The easing of mealtime pressure will help your toddler feel more relaxed and if they’re not extremely hungry, they may be more likely to enjoy playing with their food, exploring the textures and choosing to eat it if they choose. 

Why Is Self-Feeding Important?

Self-feeding is important for developing your child’s fine motor skills and food confidence.

This includes learning to pick food up with their hands, fingers and utensils, which requires complex pincer movements that their hand and wrist muscles need to develop over time.

They also learn how to pick up and hold various sizes of food and objects which will go a long way to helping them learn to balance towers of blocks, cut out shapes and eventually, write their name.

Self-feeding also helps to develop a healthy relationship with food as your toddler can experience food exploration, learn their fullness cues, have fun with their favorite foods and develop healthy eating habits for years to come. 

Fussy Eater Or Food Aversion?

As I mentioned earlier, another reason why your toddler may not be feeding themselves is that they are just not that interested in food or have an aversion to food.

While all toddlers can be picky about certain foods, some are particularly fussy or may even have a food aversion.

If this is the case, their desire to eat will be decreased and they may only eat if you are helping them.

My Son’s Journey With Refusing To Feed Himself

During all my years as a nanny, I never come across a single child that was any more than the occasionally picky eater… However, my own son was a different story.

In the beginning, when he refused to feed himself, I thought he was just being a picky eater…

However, eventually, I realised that he actually had a food aversion to certain consistencies of food which resulted in him gagging on mushy foods.

Sometimes to the point of being sick when he ate them.

This made weaning to soft foods rather a difficult process for us!

He refused to eat anything that was mushy such as porridge, mashed potato and even banana. And he would only eat dry food with my encouragement and support.

It took a long time to teach him to eat independently and be OK with me not getting the food ready on a utensil for him.

And I will be the first to admit, that this journey was very hard to get through. As a parent, you want to see your child eating a varied diet so they can grow up to be big and strong…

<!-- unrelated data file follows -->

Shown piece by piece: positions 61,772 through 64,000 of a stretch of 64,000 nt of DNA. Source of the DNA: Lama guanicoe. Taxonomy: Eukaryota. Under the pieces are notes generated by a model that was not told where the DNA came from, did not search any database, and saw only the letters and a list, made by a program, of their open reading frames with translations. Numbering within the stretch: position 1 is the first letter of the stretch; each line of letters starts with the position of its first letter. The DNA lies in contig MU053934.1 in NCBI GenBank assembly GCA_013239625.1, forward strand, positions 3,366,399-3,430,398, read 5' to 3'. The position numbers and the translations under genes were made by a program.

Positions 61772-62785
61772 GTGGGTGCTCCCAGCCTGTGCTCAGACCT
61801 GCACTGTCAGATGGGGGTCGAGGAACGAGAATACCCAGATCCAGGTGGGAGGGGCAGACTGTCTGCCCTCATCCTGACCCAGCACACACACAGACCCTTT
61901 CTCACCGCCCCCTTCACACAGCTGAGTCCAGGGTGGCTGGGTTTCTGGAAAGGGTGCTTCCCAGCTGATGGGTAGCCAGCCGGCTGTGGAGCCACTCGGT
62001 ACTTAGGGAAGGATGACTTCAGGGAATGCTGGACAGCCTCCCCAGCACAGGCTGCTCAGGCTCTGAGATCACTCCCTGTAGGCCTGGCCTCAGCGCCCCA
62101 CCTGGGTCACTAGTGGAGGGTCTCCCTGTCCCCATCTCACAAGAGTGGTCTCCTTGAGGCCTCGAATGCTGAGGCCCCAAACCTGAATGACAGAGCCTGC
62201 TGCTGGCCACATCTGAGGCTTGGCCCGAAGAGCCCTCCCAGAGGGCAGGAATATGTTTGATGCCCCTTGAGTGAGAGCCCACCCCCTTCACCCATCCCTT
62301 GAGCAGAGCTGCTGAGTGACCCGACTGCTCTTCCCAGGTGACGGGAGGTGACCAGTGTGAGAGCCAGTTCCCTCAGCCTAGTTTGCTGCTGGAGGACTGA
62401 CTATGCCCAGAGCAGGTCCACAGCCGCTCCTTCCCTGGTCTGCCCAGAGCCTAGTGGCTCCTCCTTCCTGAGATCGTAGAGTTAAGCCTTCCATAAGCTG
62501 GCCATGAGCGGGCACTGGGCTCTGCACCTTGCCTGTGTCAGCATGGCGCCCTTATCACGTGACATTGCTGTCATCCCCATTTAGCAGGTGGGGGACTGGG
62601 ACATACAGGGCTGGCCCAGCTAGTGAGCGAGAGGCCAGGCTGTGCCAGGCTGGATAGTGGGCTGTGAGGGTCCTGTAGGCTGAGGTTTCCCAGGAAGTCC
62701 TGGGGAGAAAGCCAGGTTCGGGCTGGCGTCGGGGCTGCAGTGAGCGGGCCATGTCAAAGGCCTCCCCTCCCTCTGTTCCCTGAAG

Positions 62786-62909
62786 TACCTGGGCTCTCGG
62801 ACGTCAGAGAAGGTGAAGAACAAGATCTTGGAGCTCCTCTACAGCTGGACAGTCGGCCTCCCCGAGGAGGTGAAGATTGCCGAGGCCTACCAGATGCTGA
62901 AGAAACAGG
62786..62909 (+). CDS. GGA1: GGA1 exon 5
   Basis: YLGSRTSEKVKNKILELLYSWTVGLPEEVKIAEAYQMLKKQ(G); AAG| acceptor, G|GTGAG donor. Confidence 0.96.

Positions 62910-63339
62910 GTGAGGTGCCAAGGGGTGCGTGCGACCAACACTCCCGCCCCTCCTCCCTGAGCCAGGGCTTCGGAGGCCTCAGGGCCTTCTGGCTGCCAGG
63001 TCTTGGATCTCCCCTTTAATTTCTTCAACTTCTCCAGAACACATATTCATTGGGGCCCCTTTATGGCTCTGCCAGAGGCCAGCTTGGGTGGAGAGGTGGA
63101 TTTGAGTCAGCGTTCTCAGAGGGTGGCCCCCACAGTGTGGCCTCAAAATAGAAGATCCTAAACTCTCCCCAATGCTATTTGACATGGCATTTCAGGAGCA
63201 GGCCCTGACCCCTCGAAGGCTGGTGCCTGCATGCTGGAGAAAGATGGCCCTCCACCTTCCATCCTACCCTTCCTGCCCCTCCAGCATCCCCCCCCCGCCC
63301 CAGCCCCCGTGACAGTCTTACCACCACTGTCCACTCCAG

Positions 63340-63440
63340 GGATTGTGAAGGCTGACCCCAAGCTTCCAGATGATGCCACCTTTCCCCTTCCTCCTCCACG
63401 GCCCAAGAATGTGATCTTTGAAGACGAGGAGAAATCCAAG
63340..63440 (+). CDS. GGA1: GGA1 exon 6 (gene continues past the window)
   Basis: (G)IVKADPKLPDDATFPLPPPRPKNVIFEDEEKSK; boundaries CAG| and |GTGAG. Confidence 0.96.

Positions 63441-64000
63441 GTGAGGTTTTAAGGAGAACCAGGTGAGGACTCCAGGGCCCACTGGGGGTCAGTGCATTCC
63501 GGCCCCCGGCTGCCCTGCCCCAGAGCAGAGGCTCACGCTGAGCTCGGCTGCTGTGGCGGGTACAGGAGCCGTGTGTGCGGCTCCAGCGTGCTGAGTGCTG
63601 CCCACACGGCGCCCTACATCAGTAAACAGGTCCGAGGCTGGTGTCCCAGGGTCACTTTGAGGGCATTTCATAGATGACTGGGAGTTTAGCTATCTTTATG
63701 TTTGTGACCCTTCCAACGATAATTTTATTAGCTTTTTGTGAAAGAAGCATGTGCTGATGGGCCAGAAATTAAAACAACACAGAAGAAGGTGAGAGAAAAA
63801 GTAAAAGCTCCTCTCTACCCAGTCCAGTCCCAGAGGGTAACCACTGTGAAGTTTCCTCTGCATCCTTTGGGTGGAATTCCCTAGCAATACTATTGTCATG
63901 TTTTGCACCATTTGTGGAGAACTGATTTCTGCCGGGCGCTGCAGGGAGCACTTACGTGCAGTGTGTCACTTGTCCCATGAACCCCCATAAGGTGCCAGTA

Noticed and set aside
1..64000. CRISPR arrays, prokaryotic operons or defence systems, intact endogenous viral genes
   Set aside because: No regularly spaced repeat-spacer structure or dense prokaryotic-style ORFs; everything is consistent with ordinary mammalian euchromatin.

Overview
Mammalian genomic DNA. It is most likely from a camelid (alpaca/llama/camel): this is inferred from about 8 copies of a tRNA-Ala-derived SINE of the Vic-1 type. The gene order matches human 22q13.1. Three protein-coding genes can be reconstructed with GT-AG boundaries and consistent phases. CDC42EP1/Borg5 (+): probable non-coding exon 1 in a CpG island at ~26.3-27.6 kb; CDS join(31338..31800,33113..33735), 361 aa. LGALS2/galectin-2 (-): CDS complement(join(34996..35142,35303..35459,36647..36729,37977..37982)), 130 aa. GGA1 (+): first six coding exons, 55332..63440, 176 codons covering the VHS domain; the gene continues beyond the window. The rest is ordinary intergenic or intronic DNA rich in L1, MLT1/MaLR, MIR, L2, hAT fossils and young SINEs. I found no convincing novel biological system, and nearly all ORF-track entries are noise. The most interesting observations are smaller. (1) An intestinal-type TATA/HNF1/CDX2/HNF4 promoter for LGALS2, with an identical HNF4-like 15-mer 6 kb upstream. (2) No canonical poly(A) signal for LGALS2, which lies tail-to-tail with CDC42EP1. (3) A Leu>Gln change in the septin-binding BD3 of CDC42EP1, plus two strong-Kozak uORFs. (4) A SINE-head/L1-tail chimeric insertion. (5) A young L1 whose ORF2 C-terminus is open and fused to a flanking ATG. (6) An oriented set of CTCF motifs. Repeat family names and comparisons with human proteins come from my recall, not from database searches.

And when that isn’t happening… you think you’re failing them.

So, here’s my advice based on what I learnt and did… If your toddler shows signs of not liking certain food textures, then don’t force them to eat them.

Offer them healthy food choices that they do like (even if that is not a huge variety).

As long as they are eating a few foods from across the nutritional food categories you’re doing fine.

The key is to take the pressure off your toddler and get them interested in the food they will be eating. Then once your toddler knows that you’re NOT going to give them ‘horrible’ food, you can begin to teach them to feed themselves in confidence.

My toddler won't feed himself

Frequently Asked Questions About My Toddler Won’t Feed Himself

Looking for more information about why your toddler won’t feed themselves? Here are the answers to the most common questions.

What Are The 3 Stages Of Feeding?

The three stages of independent feeding are:

  1. Eating with fingers,
  2. Using a spoon,
  3. Self-feeding with a fork.

Start by offering your toddler finger foods that they can easily eat independently. Such as vegetable or mozzarella sticks, chopped-up fruit and pieces of pasta.

Next, let them hold onto a spoon whilst you are feeding them so that they can have a go if they want to but there is no pressure on them if they don’t.

You can then try loading the spoon with food and resting it on the side of the plate for them to feed themselves. Remember to celebrate enthusiastically every time they use the spoon.

Although this still requires you to do most of the work… it is one step closer to getting your toddler to feed independently.

Once they have got the hang of using the spoon, introduce a fork and follow the same loading process until they are able to do it themselves.

When Will My Child Eat with a Spoon?

Most children will eat with a spoon without any assistance by age 2. However, most toddlers will happily (albeit messily!) be using a spoon independently by the time they’re one year of age.

When Will My Child Eat With A Fork?

Fork feeding follows after learning to eat with a spoon and mastering the pincer grasp motor skill. This typically happens around 2 years old. There is not any pressure to move onto a fork as quickly as possible, the aim is to get your child to eat independently. 

When Should Toddlers Be Able To Self-Feed?

Most toddlers will be able to self-feed between 1 and 2 years. Along this timeline, you will see your toddler’s confidence grow with self-feeding as they develop the necessary fine motor skills required to eat independently with a spoon or a fork.

Do I Need To Worry About Developmental Delays?

If your child is older than 3 and they’re still struggling to self-feed, I would recommend consulting your pediatrician or a specialist childhood food consultant to rule out any developmental delays that might be triggering your toddler’s refusal to feed themself.

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Author Image Bio
Paula McLaren is the founder of Teething to Tantrums and a highly qualified childcare expert with over 40 years of experience as a Norland Nanny. She holds a BA (Hons) in Early Years Development & Learning (0-6 Years) and the prestigious Norland Diploma. Paula has worked as a night nanny, run a successful daycare center in London, and helped raise countless children using her tried and tested developmental and guidance methods.